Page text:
I know in the near future we’ll be able to operate again. But even if that happens, [people] will still not be comfortable going out. A lot of people still wanna stay home. A lot of people would rather just get together with a few friends in their condo or in their homes and drink among friends, rather than go out somewhere public. A lot of people will still feel that way for a while, in the next few months. To me, I just have to accept that, and retail is a great way to kind of keep the business going. It was actually something that I always wanted to do with The Spirits Library. People can come in during the day, let’s say pick out a bottle to take home with them, or bring to, I don’t know, a dinner party or something.
You may also like:
We obviously have one of the largest selections of any bar in town, and having all those bottles available for retail is obviously a big thing. In addition to the bottles—the bar tools, the books—we have pretty much everything bar-related that people need. The shakers, the mixers, the strainers, the jiggers. I have several different options from several different brands. Not only can you buy a bottle from me, but I can give you the tools to make a whisky sour, I can even sell you the mixers to do it. Hell, I’ll even have one of my bartenders deliver it and show you how to make the whiskey sour, which is something I think that differentiates us from some of the more traditional online: we'll show you how to do it so you can make the next drink yourself. We’ve actually done it a few times already, kinda just as a gesture for some people who made some larger orders from us.
Q: What do you miss the most about a pre-COVID bar scene?
A: Hanging out with people. [laughs] I’m a sociable person! I like hanging out, I like talking to people, I like meeting new people. That’s what I miss about it. Some people are not going to be too worried about it—they’ll go out the first day we open, and there’ll be other people that won’t, kinda wanna take it easy a few months before they feel comfortable to go out again. But that’s what I miss.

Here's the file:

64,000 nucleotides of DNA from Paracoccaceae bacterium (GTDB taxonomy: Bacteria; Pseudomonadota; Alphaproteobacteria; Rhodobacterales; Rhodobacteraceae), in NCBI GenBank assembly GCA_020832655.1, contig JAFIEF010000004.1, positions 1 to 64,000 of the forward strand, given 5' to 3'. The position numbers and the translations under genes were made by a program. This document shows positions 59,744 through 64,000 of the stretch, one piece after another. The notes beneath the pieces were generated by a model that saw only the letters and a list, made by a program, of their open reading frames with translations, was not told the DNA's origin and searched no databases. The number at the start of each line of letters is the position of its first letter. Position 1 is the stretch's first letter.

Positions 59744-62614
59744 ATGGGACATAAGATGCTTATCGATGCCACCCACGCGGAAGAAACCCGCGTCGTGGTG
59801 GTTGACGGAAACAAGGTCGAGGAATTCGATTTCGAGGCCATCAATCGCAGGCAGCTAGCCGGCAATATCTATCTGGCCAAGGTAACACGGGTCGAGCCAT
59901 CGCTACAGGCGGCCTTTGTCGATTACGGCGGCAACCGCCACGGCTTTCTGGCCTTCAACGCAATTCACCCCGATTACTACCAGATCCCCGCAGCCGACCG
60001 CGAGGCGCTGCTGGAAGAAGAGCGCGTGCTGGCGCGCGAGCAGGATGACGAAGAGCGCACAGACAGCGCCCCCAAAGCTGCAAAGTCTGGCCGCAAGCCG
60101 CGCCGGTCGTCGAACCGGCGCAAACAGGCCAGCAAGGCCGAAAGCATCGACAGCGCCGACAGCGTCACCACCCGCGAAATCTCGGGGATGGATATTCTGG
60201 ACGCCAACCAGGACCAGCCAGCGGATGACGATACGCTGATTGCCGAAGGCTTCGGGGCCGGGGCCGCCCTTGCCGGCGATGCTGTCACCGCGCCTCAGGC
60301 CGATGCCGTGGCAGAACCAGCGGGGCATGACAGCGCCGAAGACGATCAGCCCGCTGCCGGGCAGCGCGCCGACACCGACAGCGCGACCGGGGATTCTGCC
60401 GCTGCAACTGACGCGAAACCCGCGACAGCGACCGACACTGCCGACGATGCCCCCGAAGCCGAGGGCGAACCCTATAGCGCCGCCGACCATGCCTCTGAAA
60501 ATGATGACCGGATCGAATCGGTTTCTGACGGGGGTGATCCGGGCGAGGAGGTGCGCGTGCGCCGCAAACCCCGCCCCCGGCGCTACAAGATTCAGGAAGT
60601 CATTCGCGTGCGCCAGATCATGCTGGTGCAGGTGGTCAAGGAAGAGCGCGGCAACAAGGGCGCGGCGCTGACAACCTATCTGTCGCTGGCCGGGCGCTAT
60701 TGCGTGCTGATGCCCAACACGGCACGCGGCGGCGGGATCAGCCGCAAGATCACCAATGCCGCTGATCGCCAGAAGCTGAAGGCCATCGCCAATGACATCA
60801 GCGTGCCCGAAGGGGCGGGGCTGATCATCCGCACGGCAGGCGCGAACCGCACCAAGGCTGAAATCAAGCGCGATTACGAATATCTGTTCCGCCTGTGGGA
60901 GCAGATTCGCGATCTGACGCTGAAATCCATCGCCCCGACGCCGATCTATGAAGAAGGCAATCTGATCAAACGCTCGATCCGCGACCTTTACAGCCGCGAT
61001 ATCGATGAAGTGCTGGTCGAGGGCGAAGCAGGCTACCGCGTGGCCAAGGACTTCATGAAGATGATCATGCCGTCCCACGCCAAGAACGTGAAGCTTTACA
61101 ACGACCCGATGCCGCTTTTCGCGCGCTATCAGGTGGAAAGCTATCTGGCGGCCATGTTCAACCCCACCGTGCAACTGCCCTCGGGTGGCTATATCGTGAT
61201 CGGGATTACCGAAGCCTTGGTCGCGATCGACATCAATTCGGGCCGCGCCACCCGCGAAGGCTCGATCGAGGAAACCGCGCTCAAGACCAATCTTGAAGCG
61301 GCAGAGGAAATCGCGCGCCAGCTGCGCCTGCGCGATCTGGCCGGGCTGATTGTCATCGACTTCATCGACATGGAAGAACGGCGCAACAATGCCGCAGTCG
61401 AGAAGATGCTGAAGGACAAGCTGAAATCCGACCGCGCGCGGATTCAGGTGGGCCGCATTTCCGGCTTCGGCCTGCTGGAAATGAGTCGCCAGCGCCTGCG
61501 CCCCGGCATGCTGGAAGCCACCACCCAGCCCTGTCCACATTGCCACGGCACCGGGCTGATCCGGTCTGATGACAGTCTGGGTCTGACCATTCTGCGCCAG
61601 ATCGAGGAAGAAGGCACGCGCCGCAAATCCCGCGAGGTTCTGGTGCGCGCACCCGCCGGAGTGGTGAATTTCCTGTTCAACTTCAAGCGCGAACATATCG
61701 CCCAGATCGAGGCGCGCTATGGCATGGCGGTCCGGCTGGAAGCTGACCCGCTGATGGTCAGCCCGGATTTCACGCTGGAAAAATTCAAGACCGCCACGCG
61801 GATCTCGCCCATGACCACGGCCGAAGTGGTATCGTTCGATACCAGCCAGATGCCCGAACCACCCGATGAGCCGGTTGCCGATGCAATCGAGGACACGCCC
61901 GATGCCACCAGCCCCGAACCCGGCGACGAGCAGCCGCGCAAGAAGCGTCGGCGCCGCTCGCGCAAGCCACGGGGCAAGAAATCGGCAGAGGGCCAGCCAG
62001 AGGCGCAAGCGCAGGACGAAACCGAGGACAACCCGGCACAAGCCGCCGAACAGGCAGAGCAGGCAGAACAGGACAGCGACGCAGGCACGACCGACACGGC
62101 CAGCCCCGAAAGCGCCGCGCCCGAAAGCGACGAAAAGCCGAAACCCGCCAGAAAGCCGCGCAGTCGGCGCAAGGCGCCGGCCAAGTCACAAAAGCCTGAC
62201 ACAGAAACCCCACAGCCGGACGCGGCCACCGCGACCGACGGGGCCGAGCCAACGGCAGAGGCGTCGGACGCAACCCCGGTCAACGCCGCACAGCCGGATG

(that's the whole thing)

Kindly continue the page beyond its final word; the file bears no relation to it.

Q: I think people, including myself, are trying to fill that void with like, e-numans, where they hold like Zoom calls and everybody has a drink on their side of the screen? But even then it’s just not the same as going to a physical bar.
A: We’re in this digital age where so much happens online. Whether it’ll be a Zoom meeting we’re having now, or social media, Twitter, Facebook, whatever—we live in such a digital world, but there’s something that can’t quite replace… toasting, or meeting someone new, or pouring your heart out because you just broke up with your significant other, y’know? There’s nothing that will quite replace that. That’s why I think, to some degree, you’ll always have bars.
Q: How’s fatherhood treating you?
A: My son was born around the time construction started for The Spirits Library. So all the demands of building the bar were compounded with the demands of a newborn child. It's challenging juggling family time, with the long hours and late nights of the bar business. Frequently the only solution is to get no sleep. However, I remember I actually used to enjoy waking up in the middle of the night to change his diapers, because it was one of the few opportunities I would get to spend time alone with my son. In my early years in the bar business, I used to joke that "sleep is overrated." I guess that still holds true today as a father!
In the end, I think the most significant effect fatherhood had on me was a change in motivation. Before, I would work hard for my own personal fulfillment. I used to think I had worked hard, and achieved a certain level of success. Now I work even harder for my son. And feeling successful pales in comparison to the feeling I get when my son smiles at me, or gives me a mischievous grin. I think he gets that from me.